Larry Crowne is a drab, overzealous middle-manager with a hidden inner gentleman. Does it make sense that this guy ends up with Julia Roberts? Not really. But then, this is Tom Hanks’s movie. He produces, directs, and stars as the title character, and he can therefore romance Julia Roberts in his movie if he wants to.
Hanks’s movie company, Playtone, would seem to be dedicated to making movies about a kind of suburban, Beach-Boys-y soundtrack America, where 1950s-era Boy Scout values still inform everything. Not that that’s inherently a bad thing; it’s just that the word “cloying” comes to mind.
That said, ”Larry Crowne” is not a bad movie. It’s pretty funny, if overly cutesy, full of decent chuckles and a smattering of belly laughs.
Because Larry has no education, he gets fired, looks for jobs, and goes to junior college, but not before noting that his SUV chugalugs $75 worth of gas, while the guy with the scooter at the next gas pump fills up for $3.75. Environmental do-gooder message! Check. So he buys a scooter from his philosophical next-door neighbor (Cedric the Entertainer), at his ongoing Yemen bazaar-styled garage sale.
He signs up at the local junior college for Ms. Tainot’s (Julia Roberts) communication class of “informal remarks.” Tainot’s husband, played by Bryan Cranston, is an author supposedly working on his new novel, but in actuality is mostly distracted by smutty websites.
Cranston, hilarious as the dad of TV’s Malcolm in the Middle, and scary in AMC-TV’s Breaking Bad, is underused here. This is a shame, as Cranston is normally a comedic wizard.
In what looks like a rip-off of Zooey Deschanel’s character, replete with scooter, cut and pasted out of Jim Carrey’s movie “Yes Man,” newcomer Gugu Mbatha-Raw plays “Talia,” a gorgeous, free-spirited classmate who makes Larry Crowne her personal makeover project and challenges him to break out of his comfort zones. A woman that good-looking, who unashamedly flirts that much, and spends that much time—on a guy as hokey as Larry Crowne? As mentioned—it’s Tom Hanks’s movie.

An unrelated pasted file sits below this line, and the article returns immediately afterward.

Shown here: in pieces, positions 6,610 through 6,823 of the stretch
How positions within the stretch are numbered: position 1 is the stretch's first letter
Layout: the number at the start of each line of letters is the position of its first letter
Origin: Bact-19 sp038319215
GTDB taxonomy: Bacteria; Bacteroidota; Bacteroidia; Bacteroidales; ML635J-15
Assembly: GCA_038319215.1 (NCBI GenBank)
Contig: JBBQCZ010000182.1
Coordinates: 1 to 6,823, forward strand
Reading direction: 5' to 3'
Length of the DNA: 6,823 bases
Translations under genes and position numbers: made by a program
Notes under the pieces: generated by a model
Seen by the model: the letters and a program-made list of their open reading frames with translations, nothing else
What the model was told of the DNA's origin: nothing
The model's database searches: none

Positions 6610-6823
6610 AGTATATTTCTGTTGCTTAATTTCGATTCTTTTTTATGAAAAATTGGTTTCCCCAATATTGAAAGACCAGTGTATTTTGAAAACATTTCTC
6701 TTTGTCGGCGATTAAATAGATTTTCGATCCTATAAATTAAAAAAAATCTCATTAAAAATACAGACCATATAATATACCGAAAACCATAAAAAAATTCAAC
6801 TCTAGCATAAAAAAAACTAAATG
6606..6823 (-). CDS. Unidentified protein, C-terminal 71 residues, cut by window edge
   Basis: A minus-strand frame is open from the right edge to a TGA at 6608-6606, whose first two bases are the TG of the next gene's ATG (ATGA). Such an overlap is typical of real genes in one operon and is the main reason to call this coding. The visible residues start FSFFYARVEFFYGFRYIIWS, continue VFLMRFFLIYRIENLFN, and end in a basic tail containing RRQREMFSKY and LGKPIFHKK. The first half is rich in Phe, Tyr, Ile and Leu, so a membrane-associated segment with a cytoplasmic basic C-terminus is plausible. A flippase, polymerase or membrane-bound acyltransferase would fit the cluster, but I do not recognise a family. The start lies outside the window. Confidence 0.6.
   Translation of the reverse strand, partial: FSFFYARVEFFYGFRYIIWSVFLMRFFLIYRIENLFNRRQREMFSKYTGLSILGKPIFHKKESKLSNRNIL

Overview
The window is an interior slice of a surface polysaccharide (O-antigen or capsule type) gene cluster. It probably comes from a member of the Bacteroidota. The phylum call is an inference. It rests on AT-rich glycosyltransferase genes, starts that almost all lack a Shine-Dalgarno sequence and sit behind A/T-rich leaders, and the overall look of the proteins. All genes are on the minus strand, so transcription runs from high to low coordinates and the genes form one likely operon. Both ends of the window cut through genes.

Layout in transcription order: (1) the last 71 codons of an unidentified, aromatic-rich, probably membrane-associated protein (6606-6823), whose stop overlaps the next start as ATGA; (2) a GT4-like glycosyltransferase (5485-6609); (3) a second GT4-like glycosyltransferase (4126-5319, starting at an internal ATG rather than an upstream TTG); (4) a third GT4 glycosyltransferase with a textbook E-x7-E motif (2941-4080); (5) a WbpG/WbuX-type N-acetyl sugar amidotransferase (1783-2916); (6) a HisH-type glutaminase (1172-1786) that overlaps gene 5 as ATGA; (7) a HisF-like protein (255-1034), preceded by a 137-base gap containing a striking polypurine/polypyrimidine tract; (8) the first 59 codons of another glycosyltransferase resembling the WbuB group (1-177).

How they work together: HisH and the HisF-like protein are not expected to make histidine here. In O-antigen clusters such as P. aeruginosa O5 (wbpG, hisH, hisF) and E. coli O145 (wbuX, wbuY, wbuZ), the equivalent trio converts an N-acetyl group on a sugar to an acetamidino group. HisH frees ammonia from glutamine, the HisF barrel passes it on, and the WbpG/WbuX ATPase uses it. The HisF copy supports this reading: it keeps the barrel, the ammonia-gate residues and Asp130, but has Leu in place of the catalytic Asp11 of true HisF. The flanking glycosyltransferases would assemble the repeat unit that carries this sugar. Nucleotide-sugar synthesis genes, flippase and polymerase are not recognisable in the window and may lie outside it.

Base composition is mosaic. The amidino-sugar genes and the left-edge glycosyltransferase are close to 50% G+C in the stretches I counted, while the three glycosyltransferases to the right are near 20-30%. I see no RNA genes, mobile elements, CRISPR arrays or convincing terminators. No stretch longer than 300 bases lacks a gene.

Likewise not very believable is Talia’s “Street Patrol” scooter gang that Larry joins. They ride around and do good deeds all over the place, between classes. “We ride for justice and beauty.” Really?
These are all good things, of course. It’s as if Hanks would like to hark back unto more innocent, guileless times, much like his first movie under the Playtone label, “That Thing You Do.” It’s good to set examples of virtuous behavior, but unless these values are couched in more believable contexts, they are apt to slide off today’s audiences like water off the proverbial duck’s back.
It would be nice to see, in Hanks’s next attempt, something with a lot less schmaltz and more possibilities for moviegoers to say, “Yeah, I could be that guy. Maybe that would work for me too.” But when faced with, “Okay, if at 50-something, I go back to junior college and attempt to get educated, I’ll get to date Julia Roberts,” it tends to engender eye rolling and coughing-into-the-fist of the phrase “yeah, right.”
It’s well meant, though. No amount of today’s gore/schlock-fests equals one of these Playtone productions for attempting to rectify our downtrodden modern societal values.